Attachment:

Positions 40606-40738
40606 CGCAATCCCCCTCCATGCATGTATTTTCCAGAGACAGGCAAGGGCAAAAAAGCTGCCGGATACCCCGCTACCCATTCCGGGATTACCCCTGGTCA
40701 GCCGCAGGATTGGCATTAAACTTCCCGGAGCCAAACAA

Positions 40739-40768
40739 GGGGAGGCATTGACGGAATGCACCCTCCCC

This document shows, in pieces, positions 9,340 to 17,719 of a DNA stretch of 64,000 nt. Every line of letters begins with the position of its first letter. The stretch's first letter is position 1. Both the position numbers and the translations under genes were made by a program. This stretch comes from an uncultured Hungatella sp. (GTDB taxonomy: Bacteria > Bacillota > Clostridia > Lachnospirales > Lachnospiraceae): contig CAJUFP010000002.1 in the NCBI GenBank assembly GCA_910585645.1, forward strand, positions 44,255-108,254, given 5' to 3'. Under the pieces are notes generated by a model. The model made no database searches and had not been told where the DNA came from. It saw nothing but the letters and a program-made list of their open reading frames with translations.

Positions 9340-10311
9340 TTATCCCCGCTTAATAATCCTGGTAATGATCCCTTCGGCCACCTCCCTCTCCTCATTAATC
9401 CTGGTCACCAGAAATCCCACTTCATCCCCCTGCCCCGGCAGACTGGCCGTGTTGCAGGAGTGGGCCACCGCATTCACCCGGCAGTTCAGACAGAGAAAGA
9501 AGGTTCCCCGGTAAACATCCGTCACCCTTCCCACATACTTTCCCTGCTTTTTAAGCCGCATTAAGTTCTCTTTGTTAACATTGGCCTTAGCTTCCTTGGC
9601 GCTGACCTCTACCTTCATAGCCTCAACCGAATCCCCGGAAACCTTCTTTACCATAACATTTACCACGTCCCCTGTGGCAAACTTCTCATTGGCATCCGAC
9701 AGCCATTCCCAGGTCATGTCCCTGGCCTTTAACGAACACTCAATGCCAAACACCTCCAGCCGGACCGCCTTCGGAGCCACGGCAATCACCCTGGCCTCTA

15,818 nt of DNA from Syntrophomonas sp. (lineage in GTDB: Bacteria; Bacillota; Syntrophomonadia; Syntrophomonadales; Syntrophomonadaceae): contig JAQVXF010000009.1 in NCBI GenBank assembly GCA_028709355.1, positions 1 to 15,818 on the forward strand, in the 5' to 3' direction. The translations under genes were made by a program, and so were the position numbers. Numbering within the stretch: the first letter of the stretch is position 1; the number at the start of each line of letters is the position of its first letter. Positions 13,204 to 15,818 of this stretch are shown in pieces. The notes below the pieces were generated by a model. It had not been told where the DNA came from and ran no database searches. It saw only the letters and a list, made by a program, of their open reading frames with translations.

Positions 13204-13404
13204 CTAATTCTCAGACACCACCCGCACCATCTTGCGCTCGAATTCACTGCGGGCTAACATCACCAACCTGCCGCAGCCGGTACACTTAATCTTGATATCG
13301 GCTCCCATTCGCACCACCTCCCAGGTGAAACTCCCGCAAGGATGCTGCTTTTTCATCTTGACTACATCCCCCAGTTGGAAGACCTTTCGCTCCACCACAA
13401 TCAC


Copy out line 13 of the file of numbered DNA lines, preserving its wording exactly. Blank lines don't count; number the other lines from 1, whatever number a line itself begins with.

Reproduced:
15,818 nt of DNA from Syntrophomonas sp. (lineage in GTDB: Bacteria; Bacillota; Syntrophomonadia; Syntrophomonadales; Syntrophomonadaceae): contig JAQVXF010000009.1 in NCBI GenBank assembly GCA_028709355.1, positions 1 to 15,818 on the forward strand, in the 5' to 3' direction. The translations under genes were made by a program, and so were the position numbers. Numbering within the stretch: the first letter of the stretch is position 1; the number at the start of each line of letters is the position of its first letter. Positions 13,204 to 15,818 of this stretch are shown in pieces. The notes below the pieces were generated by a model. It had not been told where the DNA came from and ran no database searches. It saw only the letters and a list, made by a program, of their open reading frames with translations.